12 months ago, we made a submission on proposed changes to the Brisbane City Plan that would amended the Local Government Infrastructure Plan (LGIP) which
“…provides developers with an indication of likely infrastructure required as part of any proposed new developments, to ensure infrastructure keeps up with future growth. It also helps Council manage its extensive capital works program.”
We expressed our dismay that many of the pathway projects previously contained in the LGIP appeared to have left out in the proposed update. The omissions included many desperately needed active transport links which the community have been waiting for for years (in some cases decades). It also appeared to let developers off the hook for providing infrastructure in growing areas where the network is already insufficient. This is important, since a key reason for listing these projects is:
“if a development application is lodged for a property that is affected, Council may impose a condition on the development to ensure the infrastructure is provided to Council.”
Without the certainty of the LGIP listings, developers may not be aware (and will have no reason to care) that their plans—particularly for site access—could make it impossible or prohibitively expensive to deliver vital bikeway connections in future.
In their report on submissions (which is now no longer available on the website at the link supplied by email), Council responded that pathway projects identified in the draft LGIP were selected and prioritised based on a number of criteria, including “completing missing links in the network where there is known demand, to support future growth where land is required, and to support Council’s the Brisbane Active Transport Strategy 2012-2026”. But they made no changes to the draft LGIP based on our feedback.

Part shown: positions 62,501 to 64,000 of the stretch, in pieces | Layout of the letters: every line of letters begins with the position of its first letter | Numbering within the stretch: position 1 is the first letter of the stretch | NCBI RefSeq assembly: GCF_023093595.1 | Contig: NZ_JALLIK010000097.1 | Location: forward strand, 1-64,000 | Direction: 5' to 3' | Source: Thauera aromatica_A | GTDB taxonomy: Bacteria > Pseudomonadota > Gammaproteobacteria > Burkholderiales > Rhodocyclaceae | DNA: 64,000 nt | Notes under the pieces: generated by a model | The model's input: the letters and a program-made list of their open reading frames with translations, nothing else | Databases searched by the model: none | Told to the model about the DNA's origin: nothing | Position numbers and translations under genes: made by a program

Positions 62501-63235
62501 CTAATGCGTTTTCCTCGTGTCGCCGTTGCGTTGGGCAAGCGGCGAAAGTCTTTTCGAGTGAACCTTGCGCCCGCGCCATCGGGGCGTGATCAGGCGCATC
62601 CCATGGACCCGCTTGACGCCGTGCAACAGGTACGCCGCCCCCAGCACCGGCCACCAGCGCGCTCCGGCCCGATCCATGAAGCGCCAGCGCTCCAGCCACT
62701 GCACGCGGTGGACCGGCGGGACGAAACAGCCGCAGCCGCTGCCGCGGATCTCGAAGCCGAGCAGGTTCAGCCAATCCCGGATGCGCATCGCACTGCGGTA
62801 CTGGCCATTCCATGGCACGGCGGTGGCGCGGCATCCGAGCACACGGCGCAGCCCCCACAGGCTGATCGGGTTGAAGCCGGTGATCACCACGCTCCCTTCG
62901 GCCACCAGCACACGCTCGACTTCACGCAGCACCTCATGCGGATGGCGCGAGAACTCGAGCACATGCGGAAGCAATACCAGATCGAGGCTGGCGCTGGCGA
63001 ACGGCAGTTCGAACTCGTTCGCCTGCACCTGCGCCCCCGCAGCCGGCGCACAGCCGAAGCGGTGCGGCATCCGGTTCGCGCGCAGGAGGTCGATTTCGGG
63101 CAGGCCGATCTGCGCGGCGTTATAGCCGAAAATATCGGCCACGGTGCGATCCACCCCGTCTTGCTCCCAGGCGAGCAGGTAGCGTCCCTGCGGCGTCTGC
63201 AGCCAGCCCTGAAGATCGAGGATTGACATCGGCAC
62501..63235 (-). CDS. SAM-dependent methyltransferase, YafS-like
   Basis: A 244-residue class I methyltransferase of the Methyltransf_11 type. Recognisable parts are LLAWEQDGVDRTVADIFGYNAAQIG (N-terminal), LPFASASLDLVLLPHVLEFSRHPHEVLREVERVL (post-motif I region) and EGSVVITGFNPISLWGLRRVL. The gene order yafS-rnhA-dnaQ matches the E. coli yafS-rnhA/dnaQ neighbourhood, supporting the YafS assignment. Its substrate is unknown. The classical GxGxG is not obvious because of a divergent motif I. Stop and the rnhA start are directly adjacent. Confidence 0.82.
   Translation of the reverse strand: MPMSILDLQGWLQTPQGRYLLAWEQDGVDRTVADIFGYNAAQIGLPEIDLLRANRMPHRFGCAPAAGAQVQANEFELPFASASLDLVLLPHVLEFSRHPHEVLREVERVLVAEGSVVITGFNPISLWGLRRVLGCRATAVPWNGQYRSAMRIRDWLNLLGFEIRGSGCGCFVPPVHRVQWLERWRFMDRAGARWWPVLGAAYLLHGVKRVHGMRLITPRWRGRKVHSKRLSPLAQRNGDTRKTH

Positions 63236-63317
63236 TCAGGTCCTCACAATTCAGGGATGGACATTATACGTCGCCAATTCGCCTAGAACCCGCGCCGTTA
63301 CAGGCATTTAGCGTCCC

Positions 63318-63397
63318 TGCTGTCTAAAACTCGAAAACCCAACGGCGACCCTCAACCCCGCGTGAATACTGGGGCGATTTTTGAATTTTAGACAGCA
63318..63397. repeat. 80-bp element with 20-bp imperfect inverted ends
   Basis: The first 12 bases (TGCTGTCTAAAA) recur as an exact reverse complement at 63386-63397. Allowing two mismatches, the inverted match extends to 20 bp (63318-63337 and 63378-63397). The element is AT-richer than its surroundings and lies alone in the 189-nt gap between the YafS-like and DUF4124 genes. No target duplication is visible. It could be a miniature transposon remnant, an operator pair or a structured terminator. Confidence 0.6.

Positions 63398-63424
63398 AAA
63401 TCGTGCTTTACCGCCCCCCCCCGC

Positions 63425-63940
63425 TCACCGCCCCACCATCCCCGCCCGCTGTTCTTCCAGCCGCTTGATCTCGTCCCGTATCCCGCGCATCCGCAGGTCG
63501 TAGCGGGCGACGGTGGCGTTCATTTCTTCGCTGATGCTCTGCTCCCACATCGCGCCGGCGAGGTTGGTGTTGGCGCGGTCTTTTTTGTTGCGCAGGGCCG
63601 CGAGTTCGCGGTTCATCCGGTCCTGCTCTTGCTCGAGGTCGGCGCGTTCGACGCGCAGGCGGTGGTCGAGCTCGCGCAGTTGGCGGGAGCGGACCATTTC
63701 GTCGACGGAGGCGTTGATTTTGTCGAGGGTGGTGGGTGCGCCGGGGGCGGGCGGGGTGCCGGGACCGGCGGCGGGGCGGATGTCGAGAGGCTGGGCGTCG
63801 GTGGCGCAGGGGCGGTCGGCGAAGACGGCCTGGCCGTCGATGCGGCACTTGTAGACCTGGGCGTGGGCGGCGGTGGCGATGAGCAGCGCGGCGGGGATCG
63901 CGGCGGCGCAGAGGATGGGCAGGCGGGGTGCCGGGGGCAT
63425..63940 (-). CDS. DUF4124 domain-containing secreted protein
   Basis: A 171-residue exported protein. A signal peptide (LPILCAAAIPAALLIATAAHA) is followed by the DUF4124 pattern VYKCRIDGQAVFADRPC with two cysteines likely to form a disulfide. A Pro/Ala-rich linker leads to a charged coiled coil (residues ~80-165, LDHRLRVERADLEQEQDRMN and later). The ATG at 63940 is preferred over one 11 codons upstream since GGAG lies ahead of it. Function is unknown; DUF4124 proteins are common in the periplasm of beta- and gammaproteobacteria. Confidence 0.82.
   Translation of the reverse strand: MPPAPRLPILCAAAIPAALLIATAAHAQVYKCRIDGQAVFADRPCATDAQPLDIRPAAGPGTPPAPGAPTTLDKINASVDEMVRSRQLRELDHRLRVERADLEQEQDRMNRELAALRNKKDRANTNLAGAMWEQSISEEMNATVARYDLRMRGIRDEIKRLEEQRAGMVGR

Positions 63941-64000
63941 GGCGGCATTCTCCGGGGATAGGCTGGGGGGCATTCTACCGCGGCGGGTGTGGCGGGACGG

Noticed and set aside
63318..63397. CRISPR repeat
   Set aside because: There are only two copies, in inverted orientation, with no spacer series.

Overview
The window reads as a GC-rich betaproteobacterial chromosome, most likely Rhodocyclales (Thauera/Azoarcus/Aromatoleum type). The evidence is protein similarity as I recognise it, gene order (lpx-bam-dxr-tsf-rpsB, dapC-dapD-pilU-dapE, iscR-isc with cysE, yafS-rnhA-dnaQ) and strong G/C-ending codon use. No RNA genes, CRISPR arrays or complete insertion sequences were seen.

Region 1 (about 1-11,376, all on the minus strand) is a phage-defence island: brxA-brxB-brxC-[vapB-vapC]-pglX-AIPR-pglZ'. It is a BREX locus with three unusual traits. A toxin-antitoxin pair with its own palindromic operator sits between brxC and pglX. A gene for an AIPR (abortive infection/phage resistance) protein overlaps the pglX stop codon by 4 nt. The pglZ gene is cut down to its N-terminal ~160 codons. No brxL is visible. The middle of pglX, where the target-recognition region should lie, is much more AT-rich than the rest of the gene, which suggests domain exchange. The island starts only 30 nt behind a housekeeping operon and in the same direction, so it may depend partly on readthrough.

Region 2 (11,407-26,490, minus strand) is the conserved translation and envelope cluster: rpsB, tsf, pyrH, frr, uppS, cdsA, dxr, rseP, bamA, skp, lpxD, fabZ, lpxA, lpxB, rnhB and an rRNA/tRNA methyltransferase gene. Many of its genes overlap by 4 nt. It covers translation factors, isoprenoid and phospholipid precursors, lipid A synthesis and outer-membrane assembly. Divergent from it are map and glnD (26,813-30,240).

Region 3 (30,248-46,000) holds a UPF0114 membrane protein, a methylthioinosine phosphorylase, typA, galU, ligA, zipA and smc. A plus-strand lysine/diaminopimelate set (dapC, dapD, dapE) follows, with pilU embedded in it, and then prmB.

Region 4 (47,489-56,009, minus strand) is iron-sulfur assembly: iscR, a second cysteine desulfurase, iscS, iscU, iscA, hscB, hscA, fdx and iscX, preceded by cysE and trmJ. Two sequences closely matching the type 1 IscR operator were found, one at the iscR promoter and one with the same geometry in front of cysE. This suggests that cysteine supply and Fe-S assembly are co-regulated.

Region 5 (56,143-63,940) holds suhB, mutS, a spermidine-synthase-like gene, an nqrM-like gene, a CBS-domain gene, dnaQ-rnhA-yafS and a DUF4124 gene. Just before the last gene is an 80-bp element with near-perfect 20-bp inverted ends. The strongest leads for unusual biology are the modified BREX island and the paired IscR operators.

Now the LGIP amendments have been adopted, and the majority of the important projects we highlighted have indeed been removed!! Projects which were listed in the plan for 2016-2021 have quietly been deleted! This is particularly devastating where it includes critical links like a connection between the PA Hospital and the Eleanor Schonnel Bridge, options to avoid some of the most dangerous sections of Lytton Road and Wynnum Road at Morningside, and a cycling corridor to the north-west from the city.
As you can imagine, trying to keep up with all the details of the City Plan, and following up on individual development applications is an impossibly onerous task for a few unpaid volunteers. Having taken the time to contribute in detail, we are appalled to see community input simply ignored.
Now begins the onerous task of following up on the most critical of these projects to ask why they have been removed from the LGIP and Schedule of Works, as well as why some projects have been newly included or brought forward when they might be “nice to have” for a few well-connected locals, but would be difficult to justify in terms of the value they add to the active transport network.